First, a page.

From the late 1990s onwards, Forum for the Future rapidly established a strong reputation for the work we do with the corporate sector. As a non-profit, our role is to challenge our business partners (as ‘critical friends’) to get them to raise their game, and embrace a fully integrated approach to sustainable development, addressing social, economic and governance issues as well as environmental concerns.

My own role in the Forum is to direct a number of those corporate partnerships, coordinating our work programmes with them, and urging them on to be much more outspoken in their advocacy of genuinely sustainable wealth creation.

Unilever was one of the first companies to come on board as a partner (back in 1997!), and our work with them today is as important and challenging as it was then.

We have tracked the progress of the Unilever Sustainable Living Plan since 2010, seeing it as the most wide-ranging, imaginative and ambitious corporate sustainability initiative that we know of. Later this year, the USLP will be replaced by the Unilever Compass, bringing together business and sustainability commitments in one integrated strategy.

I’m also a member of the Unilever Sustainability Advisory Council, and act as the Independent Sustainability Advisor to CEO Alan Jope.

M&S launched its ‘Plan A’ initiative in 2007, and it’s now in its fourth generation! Forum for the Future has been involved in Plan A right from the start, working with the Plan A team and with a number of senior managers. Between 2011 and 2019, I co-chaired an International Advisory Board for M&S. I have regular meetings with the CEO, Steve Rowe, as I did with Sir Stuart Rose and Marc Bolland before that.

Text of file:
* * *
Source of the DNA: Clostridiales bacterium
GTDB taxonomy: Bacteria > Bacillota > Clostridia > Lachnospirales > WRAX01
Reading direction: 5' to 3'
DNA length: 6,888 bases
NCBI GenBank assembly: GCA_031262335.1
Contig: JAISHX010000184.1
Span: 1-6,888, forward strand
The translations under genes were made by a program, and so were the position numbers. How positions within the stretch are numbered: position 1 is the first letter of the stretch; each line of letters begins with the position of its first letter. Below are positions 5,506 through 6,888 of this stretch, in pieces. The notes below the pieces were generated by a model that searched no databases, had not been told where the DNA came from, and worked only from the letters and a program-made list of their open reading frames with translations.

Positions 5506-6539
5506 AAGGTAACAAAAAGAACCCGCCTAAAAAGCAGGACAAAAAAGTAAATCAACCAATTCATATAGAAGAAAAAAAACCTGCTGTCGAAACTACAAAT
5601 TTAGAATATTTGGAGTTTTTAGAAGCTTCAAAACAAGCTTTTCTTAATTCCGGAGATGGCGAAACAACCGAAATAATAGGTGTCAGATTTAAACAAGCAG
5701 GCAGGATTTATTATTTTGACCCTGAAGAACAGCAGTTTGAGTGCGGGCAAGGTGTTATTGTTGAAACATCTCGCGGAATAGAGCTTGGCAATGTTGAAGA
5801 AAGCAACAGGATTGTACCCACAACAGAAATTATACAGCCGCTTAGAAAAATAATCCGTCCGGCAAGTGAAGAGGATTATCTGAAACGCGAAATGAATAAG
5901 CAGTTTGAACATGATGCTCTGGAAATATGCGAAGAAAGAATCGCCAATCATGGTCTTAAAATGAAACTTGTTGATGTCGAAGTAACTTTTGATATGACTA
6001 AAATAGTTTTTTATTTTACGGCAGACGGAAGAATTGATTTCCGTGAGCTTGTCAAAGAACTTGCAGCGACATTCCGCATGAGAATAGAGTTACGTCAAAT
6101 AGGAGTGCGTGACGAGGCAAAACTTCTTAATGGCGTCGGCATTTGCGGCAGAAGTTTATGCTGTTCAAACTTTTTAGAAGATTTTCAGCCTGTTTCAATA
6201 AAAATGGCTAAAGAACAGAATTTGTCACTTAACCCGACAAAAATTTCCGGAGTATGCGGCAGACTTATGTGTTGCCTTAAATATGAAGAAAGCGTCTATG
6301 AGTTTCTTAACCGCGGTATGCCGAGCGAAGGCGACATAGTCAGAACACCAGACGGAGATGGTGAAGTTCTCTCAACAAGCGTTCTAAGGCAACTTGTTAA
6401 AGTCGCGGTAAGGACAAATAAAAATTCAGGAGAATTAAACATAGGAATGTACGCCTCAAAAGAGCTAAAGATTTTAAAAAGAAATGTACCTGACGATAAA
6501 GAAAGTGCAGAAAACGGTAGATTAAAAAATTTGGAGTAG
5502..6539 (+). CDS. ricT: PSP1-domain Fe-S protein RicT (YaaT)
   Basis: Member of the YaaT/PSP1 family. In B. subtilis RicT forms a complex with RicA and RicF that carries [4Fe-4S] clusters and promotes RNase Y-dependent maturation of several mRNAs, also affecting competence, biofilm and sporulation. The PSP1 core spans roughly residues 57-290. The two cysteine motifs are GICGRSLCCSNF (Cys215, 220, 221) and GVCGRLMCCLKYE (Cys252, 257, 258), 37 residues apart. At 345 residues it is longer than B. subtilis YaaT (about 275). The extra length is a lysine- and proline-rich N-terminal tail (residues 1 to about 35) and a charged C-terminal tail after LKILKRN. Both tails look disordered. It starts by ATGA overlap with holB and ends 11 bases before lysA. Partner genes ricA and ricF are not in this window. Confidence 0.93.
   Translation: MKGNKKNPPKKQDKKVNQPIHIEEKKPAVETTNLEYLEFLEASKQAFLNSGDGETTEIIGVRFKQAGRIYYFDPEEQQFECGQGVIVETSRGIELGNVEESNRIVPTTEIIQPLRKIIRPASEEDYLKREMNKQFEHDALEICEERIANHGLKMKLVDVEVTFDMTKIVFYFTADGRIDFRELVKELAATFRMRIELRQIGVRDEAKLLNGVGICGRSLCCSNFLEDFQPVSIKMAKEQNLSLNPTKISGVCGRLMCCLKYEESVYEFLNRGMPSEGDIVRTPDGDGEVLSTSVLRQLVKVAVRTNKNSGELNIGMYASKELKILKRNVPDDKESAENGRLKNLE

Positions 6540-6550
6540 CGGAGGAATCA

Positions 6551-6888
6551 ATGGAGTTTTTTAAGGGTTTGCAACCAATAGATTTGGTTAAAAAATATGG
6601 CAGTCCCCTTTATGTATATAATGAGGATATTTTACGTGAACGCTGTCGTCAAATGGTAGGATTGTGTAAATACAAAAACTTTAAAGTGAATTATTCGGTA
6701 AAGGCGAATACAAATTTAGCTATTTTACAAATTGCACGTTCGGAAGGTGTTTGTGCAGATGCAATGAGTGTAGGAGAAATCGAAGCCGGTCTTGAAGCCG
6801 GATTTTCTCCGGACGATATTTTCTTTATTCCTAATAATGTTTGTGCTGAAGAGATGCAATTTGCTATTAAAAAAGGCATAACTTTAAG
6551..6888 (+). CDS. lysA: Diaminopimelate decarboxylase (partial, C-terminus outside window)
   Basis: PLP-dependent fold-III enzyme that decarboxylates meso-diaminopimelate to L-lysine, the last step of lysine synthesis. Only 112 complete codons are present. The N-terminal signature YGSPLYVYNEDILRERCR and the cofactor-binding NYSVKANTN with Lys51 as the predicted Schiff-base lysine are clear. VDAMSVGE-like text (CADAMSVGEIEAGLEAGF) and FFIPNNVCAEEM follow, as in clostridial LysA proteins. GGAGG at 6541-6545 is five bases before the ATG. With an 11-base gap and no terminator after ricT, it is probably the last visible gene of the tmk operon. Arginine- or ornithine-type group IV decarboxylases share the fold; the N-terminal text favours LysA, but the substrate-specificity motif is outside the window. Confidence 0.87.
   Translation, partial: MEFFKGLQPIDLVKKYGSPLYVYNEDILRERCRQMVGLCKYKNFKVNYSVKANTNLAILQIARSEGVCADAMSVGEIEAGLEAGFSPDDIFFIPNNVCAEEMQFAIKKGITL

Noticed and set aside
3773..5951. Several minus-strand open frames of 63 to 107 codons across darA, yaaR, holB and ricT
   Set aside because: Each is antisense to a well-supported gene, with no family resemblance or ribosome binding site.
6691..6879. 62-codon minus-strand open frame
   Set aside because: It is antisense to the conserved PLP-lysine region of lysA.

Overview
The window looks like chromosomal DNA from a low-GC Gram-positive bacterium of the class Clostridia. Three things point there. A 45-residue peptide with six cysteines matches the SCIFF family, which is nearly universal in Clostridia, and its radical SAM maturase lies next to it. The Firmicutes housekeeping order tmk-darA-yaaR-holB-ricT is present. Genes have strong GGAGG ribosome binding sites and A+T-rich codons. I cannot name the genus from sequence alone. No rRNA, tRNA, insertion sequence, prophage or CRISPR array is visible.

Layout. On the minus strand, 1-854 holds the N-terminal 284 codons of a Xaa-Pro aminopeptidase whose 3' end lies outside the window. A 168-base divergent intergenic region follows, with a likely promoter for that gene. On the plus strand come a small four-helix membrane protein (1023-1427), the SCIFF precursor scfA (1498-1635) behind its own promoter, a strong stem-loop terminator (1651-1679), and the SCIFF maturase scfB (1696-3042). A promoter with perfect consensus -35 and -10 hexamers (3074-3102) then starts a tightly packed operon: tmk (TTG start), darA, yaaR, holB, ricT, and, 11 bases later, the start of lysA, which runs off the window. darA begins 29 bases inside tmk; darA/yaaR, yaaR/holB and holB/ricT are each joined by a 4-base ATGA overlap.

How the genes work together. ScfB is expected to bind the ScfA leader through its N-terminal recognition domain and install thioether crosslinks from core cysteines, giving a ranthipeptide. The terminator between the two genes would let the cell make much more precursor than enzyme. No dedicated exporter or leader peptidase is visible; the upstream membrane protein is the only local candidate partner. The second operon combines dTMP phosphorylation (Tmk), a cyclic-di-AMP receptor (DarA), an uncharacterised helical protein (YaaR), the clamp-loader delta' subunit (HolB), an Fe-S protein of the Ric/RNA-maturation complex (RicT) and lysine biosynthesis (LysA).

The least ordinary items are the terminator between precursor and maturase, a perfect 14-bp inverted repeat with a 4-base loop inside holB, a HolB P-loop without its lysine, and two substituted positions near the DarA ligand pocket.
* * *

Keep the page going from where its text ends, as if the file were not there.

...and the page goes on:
Our priority over the last couple of years has been to work with M&S colleagues in the Food business, addressing some critical sustainability issues around animal feeds, palm oil and other edible oils, and regenerative agriculture. M&S Clothing has also been a strong supporter of our Cotton 2040 initiative.

M&S’s Plan A Report 2020 (pdf)

Aviation is right up there in the list of controversial sectors when it comes to climate change – before the coronavirus crisis, greenhouse gas emissions from aviation were just going up and up. I’ve worked with Air New Zealand since 2013, as Chair of its Sustainability Advisory Panel, and really admire the integrity with which this company seeks to confront its challenges and responsibilities. It’s a tough call!

Air New Zealand Sustainability Report 2019 (pdf)

Air New Zealand Advisory Panel

Palm oil remains another deeply controversial sector, and for the last decade I’ve been intensely involved in making the case for genuinely sustainable palm oil – as the best way of squeezing out supplies of unsustainable palm oil. The world needs this product (the alternatives can be much worse), so we need to get this one right.

Sime Darby Plantation Sustainability Report 2019

I had a soft spot for Pukka’s wonderful teas long before Forum for the Future struck up a partnership with them! Since they were acquired by Unilever in 2017, I’ve chaired Pukka’s Mission Council, both to support and advise, and to keep them on the straight and narrow in terms of all their amazing sustainability and ethical commitments. There have been no problems on that score!

Pukka Herbs Sustainability Report 2018

Pukka Herbs Mission Council

Pukka Herbs Climate Emergency Declaration

Pre-COVID-19, I spent quite a bit of time in New Zealand, where Forum for the Future has a number of really good partnerships. Together with the late Sir Rob Fenwick, we helped set up a ground-breaking initiative called The Aotearoa Circle – made up of CEOs from both the public and the private sector – taking on the challenge of restoring New Zealand’s amazing natural environment.